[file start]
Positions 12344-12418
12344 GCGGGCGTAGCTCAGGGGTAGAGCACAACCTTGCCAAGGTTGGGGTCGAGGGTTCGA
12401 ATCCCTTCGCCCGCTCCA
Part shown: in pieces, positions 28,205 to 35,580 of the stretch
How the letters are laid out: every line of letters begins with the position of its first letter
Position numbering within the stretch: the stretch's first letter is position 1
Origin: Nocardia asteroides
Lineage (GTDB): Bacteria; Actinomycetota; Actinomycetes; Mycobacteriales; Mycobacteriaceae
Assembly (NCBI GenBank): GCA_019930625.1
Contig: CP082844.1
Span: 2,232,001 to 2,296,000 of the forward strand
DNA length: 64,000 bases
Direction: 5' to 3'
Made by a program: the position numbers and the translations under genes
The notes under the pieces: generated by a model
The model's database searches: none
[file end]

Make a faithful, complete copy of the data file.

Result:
Positions 12344-12418
12344 GCGGGCGTAGCTCAGGGGTAGAGCACAACCTTGCCAAGGTTGGGGTCGAGGGTTCGA
12401 ATCCCTTCGCCCGCTCCA
Part shown: in pieces, positions 28,205 to 35,580 of the stretch
How the letters are laid out: every line of letters begins with the position of its first letter
Position numbering within the stretch: the stretch's first letter is position 1
Origin: Nocardia asteroides
Lineage (GTDB): Bacteria; Actinomycetota; Actinomycetes; Mycobacteriales; Mycobacteriaceae
Assembly (NCBI GenBank): GCA_019930625.1
Contig: CP082844.1
Span: 2,232,001 to 2,296,000 of the forward strand
DNA length: 64,000 bases
Direction: 5' to 3'
Made by a program: the position numbers and the translations under genes
The notes under the pieces: generated by a model
The model's database searches: none